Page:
The prisoners are hopelessly invested in the illusions that pervade their world.  To question the origins of the shadows would open Pandora’s box and require a completely new life be lived.  Like all people the prisoners were confronted by the specter of reality and coming face to face with this wretched enemy, they retreated into the familiar illusions constructed to keep them enslaved.  

Psychologically, they saw the enlightened prisoner as a threat to their existence in the cave.  If the truth teller continued it would become impossible for the other prisoners to sustain their collective lie.  

The prisoners were ruled by their primitive mind, the reptilian brain, while the enlightened escapee was living with the guidance of the neocortex and following intellectual truth.  The prisoners in the cave represent how your average American goes through life; willfully unconscious of who is shaping their reality, wasting their time arguing over the shadows, and resentful of anyone who questions their lifestyle of rejecting truth and embracing ignorance and illusion.

What is the significance of all this to financial freedom?  First, at an elementary level, the truth is a prerequisite for freedom of any kind.  You cannot navigate a minefield based on how you wished things were.  You cannot make sound judgments by only embracing facts that fit your worldview and don’t make you uncomfortable.  You need to know the cold hard truths of reality regardless of how those truths make you feel.  Let’s rewind the Allegory of the Cave and use financial freedom as the axis of focus.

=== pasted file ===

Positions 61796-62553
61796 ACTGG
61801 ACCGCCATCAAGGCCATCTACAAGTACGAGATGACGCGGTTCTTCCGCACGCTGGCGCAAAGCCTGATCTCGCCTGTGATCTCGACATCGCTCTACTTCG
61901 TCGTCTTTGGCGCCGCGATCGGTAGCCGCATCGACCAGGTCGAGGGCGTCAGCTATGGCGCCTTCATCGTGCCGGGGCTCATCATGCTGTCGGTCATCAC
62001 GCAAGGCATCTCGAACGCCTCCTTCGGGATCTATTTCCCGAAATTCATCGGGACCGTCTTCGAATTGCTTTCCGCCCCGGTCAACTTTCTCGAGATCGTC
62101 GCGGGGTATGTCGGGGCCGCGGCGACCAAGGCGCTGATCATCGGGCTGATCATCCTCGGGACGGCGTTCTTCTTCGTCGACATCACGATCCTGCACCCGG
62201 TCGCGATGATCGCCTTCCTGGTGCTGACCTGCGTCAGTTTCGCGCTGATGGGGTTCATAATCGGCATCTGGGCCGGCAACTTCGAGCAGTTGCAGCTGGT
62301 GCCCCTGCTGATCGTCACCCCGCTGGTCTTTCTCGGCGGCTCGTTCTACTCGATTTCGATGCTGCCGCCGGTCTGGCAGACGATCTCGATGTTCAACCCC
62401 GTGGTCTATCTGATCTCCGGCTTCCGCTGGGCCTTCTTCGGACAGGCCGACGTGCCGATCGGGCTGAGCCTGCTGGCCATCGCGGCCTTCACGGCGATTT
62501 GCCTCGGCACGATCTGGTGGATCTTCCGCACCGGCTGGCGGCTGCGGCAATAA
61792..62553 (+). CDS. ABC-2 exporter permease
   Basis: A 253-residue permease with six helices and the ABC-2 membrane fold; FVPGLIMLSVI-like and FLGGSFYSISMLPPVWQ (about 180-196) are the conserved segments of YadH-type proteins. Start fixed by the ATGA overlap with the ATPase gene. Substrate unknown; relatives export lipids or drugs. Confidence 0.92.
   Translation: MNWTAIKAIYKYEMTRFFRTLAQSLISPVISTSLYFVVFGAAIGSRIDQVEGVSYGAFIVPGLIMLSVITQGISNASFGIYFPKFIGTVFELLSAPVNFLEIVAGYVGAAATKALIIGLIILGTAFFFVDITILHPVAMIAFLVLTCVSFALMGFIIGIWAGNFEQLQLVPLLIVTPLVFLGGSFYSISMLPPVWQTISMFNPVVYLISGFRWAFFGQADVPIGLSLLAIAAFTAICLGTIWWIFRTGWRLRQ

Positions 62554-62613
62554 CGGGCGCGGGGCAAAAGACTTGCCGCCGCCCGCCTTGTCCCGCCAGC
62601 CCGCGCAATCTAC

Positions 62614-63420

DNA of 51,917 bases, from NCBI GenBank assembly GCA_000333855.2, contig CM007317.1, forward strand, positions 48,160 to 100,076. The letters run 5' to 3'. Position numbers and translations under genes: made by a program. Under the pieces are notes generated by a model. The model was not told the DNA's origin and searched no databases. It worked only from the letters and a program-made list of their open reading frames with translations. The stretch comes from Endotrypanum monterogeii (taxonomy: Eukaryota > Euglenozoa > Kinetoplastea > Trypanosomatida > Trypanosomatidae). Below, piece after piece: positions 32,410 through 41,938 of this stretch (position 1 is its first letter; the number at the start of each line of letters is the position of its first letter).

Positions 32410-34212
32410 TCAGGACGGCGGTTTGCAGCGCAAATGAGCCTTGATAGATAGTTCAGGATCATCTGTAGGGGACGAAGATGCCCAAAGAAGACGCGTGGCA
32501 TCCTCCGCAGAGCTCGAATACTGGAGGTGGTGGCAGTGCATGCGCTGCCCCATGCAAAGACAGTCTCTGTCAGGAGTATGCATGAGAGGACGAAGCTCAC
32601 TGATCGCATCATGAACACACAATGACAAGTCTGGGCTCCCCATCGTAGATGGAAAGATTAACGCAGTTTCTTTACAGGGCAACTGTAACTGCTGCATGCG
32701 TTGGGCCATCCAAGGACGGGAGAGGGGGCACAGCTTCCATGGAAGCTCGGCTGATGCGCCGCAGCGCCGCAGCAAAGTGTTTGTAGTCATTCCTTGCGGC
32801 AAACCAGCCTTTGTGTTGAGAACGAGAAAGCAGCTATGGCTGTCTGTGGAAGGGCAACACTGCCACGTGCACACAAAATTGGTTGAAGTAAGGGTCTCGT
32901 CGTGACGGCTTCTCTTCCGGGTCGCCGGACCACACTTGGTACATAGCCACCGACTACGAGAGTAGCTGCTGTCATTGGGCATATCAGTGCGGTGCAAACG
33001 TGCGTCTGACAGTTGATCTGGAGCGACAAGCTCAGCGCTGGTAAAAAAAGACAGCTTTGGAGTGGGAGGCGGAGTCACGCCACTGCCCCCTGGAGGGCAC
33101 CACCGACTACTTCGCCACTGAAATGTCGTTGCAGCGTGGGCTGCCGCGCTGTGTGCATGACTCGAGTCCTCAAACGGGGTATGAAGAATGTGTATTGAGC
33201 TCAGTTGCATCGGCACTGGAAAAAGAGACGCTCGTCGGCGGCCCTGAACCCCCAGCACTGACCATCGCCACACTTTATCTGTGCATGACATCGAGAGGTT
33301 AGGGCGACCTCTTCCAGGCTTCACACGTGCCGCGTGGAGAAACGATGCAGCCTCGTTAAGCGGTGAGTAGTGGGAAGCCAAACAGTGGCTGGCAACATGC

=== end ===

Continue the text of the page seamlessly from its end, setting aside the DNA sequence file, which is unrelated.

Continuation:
Each person’s circumstances in life are unique and it would be inaccurate to say all people who aren’t financially free share the same characteristics, but there are certain beliefs that guarantee you live and die without the thought of freedom ever entering your consciousness.  

All throughout human history, those in power have sought to protect their privileged positions by some form of psychological coercion.  History is full of tyrants who justified their obscene wealth in the presence of mass poverty as a sign they were favored by the Gods.  In truth, their greed, vanity, and obsession with power were the cause of poverty.  

One belief sure to decapitate anyone’s ability to reach financial freedom is to believe the wealthy are favored in any special way by God.  The natural conclusion to such a belief is that you’re poor or barely getting by because of forces outside of your control.  A member of my family has these thought patterns and it’s painful to see someone enslave themselves.  

If you believe this you will never take action because you’ve programmed yourself with a destiny mindset instead of a free will mindset.  Nothing is pre-programmed, destined, or fated.  The only will that matters is your own.

Secondly, the financial freedom cave is full of people who believe only the privileged can become financially successful.  Of course, privilege is an accelerator for financial success, but not a prerequisite.  In fact, nearly 80% of millionaires are self made, they are over-represented by immigrants, and do not flaunt status symbols.